International Nobel laureates are calling on European and US authorities to step in and take hands-on initiatives, such as releasing funds for research and education, which will contribute to Greece’s recovery and return to development.
Stressing Greece’s role as the birthplace of democracy and human ideals, 15 Nobel Prize winners as well as distinguished academics headed by Dr Harald zur Hausen are urging European and American decision-makers in a petition to take action now.
In the petition, the prominent intellectuals have also counterposed media stereotypes of “lazy Greeks” by referring to “the excellent human potential” working in country’s universities and research centers”, and adding that “Greeks are hard workers, innovative and creative”.
“Greece is in the midst of a prolonged and deep economic recession that has already changed dramatically the lives of its citizens and threatens the very existence of its structures necessary for future recovery. To regain its forward momentum, keep alive its competitive institutions, and implement its huge reform agenda, Greece needs our help. We are confident that Greece, which has contributed enormously to European culture, can do what is called for to create a brighter future,” states Dr zur Hausen, who received the Nobel in Physiology or Medicine in 2008.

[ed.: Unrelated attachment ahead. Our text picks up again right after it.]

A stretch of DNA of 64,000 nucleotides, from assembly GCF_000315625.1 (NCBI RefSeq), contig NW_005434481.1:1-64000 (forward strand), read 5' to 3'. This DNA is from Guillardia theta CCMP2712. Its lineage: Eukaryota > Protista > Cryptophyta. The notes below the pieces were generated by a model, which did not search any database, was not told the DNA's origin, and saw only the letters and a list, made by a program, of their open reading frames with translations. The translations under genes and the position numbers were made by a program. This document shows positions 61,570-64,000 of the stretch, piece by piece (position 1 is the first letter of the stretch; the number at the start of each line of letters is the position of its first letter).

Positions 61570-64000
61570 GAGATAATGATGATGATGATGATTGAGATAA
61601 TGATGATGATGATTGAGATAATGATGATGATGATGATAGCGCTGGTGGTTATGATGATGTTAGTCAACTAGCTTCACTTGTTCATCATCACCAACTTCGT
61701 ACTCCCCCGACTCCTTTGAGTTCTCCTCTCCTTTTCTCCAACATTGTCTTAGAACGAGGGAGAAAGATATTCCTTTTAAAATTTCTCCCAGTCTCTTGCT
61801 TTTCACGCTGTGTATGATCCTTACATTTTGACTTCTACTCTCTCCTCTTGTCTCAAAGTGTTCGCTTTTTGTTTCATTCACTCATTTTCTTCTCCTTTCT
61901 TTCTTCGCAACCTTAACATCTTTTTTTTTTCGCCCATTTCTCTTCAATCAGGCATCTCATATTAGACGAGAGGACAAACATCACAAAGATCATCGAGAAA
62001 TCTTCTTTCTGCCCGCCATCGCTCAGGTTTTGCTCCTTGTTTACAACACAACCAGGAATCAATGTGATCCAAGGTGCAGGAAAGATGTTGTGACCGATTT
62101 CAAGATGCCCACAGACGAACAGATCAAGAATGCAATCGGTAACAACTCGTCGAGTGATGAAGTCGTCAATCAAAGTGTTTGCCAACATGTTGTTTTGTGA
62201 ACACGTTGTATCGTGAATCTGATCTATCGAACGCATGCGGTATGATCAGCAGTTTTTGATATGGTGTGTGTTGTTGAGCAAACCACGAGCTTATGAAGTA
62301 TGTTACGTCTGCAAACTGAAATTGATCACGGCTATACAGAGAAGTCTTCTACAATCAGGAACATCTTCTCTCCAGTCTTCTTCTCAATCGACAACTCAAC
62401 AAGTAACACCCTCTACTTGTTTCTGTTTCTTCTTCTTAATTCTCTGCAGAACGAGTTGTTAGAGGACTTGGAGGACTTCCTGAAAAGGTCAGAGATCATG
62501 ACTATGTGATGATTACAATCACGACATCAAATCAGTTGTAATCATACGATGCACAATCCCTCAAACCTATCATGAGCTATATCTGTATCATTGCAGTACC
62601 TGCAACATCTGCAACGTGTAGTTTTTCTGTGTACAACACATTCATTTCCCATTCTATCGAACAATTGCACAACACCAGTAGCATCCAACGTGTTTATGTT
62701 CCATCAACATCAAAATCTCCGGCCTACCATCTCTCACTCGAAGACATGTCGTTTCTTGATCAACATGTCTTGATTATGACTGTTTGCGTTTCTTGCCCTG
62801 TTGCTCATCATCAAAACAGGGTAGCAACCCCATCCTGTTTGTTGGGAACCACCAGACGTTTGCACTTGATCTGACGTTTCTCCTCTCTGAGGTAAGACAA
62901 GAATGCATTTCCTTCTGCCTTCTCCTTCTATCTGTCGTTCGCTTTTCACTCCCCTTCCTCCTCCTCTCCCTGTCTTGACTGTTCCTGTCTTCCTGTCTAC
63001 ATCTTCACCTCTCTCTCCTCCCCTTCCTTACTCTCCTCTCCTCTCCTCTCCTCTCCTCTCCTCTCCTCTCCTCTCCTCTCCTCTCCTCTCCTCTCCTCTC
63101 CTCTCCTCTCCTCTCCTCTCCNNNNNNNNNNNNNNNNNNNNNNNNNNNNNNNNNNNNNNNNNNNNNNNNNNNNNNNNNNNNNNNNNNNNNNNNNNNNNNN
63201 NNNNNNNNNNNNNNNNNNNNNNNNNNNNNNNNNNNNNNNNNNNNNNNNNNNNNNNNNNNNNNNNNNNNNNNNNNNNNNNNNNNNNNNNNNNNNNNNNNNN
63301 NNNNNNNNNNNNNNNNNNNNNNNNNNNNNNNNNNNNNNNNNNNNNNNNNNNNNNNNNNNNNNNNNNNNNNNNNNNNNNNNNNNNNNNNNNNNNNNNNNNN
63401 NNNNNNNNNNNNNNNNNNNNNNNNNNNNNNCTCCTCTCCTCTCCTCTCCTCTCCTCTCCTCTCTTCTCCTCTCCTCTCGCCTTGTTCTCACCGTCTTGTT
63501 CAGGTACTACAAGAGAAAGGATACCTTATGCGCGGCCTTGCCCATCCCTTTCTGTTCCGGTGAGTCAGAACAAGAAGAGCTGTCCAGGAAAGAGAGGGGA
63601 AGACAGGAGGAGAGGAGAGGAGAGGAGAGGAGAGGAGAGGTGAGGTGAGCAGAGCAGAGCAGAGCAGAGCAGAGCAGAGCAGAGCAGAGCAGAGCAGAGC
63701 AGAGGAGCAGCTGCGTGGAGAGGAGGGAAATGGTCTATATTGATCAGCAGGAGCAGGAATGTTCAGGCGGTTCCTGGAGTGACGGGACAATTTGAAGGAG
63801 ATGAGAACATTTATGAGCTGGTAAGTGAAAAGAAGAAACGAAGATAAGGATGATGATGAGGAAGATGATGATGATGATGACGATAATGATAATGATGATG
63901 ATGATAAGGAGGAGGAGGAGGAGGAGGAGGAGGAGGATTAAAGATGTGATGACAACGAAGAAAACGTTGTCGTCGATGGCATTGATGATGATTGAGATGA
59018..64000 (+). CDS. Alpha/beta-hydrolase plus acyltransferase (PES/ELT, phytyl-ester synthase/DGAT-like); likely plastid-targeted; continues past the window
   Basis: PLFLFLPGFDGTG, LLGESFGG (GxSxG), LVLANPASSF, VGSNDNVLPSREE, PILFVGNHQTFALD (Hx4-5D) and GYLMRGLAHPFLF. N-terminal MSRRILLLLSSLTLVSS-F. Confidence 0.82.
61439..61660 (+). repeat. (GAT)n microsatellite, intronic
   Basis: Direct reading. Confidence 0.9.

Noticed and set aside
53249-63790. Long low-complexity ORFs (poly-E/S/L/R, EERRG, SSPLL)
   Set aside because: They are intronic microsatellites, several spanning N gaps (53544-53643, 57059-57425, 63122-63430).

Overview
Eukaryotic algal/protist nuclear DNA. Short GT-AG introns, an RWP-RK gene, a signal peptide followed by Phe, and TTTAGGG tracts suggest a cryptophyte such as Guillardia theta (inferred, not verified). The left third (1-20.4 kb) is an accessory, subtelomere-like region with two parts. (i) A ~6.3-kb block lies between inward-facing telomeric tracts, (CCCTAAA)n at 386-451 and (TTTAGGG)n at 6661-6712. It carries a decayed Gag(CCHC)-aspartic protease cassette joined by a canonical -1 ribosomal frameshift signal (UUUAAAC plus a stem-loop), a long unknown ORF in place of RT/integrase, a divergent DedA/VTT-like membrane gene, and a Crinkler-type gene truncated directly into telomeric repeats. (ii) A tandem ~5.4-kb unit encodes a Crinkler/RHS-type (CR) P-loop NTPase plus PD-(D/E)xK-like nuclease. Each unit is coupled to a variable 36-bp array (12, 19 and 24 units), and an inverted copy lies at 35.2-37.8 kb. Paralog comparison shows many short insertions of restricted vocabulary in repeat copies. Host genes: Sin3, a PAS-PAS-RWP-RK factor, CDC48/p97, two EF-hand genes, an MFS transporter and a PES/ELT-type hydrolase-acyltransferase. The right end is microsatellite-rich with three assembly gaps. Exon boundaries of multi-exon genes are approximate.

“To succeed in this difficult task, special emphasis should be given among other things to science and technology, areas in which Greece possesses particularly strong institutions and human potential. By utilizing existing structural funds, and by promoting close cooperation between major European science and technology centres and existing Greek clusters of excellence, Greece can be enabled to sustain its scientific structures, build up its own technological future, and secure a competitive economy in the long run.”
The petition is addressed to European Council President Donald Tusk, European Commission President Jean-Claude Juncker, the head of the European Parliament, Martin Schulz, and an accompanying letter has been sent to Greece’s Alternate Minister for Research and Innovation, Costas Fotakis.